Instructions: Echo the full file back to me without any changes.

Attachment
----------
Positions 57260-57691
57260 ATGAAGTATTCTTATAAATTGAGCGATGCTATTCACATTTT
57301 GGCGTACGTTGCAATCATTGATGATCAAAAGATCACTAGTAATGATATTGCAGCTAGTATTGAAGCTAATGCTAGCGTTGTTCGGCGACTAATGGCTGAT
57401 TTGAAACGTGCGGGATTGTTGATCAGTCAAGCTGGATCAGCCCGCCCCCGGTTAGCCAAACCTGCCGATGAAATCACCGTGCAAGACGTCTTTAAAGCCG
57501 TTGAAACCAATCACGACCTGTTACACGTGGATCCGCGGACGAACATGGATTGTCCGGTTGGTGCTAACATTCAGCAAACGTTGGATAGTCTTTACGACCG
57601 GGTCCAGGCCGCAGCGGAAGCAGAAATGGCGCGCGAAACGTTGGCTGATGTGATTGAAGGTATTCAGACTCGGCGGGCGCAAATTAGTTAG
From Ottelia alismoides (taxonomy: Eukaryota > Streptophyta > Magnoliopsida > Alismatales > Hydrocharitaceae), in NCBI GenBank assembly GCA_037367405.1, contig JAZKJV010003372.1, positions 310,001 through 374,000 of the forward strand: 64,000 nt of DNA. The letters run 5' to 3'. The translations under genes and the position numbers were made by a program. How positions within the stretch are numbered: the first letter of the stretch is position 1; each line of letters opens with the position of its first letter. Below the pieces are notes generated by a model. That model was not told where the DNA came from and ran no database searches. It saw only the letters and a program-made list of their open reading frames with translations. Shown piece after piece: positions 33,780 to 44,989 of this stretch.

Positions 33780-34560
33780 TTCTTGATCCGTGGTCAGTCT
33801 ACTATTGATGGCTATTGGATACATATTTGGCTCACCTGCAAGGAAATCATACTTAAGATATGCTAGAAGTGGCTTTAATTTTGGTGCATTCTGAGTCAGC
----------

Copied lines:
Positions 57260-57691
57260 ATGAAGTATTCTTATAAATTGAGCGATGCTATTCACATTTT
57301 GGCGTACGTTGCAATCATTGATGATCAAAAGATCACTAGTAATGATATTGCAGCTAGTATTGAAGCTAATGCTAGCGTTGTTCGGCGACTAATGGCTGAT
57401 TTGAAACGTGCGGGATTGTTGATCAGTCAAGCTGGATCAGCCCGCCCCCGGTTAGCCAAACCTGCCGATGAAATCACCGTGCAAGACGTCTTTAAAGCCG
57501 TTGAAACCAATCACGACCTGTTACACGTGGATCCGCGGACGAACATGGATTGTCCGGTTGGTGCTAACATTCAGCAAACGTTGGATAGTCTTTACGACCG
57601 GGTCCAGGCCGCAGCGGAAGCAGAAATGGCGCGCGAAACGTTGGCTGATGTGATTGAAGGTATTCAGACTCGGCGGGCGCAAATTAGTTAG
From Ottelia alismoides (taxonomy: Eukaryota > Streptophyta > Magnoliopsida > Alismatales > Hydrocharitaceae), in NCBI GenBank assembly GCA_037367405.1, contig JAZKJV010003372.1, positions 310,001 through 374,000 of the forward strand: 64,000 nt of DNA. The letters run 5' to 3'. The translations under genes and the position numbers were made by a program. How positions within the stretch are numbered: the first letter of the stretch is position 1; each line of letters opens with the position of its first letter. Below the pieces are notes generated by a model. That model was not told where the DNA came from and ran no database searches. It saw only the letters and a program-made list of their open reading frames with translations. Shown piece after piece: positions 33,780 to 44,989 of this stretch.

Positions 33780-34560
33780 TTCTTGATCCGTGGTCAGTCT
33801 ACTATTGATGGCTATTGGATACATATTTGGCTCACCTGCAAGGAAATCATACTTAAGATATGCTAGAAGTGGCTTTAATTTTGGTGCATTCTGAGTCAGC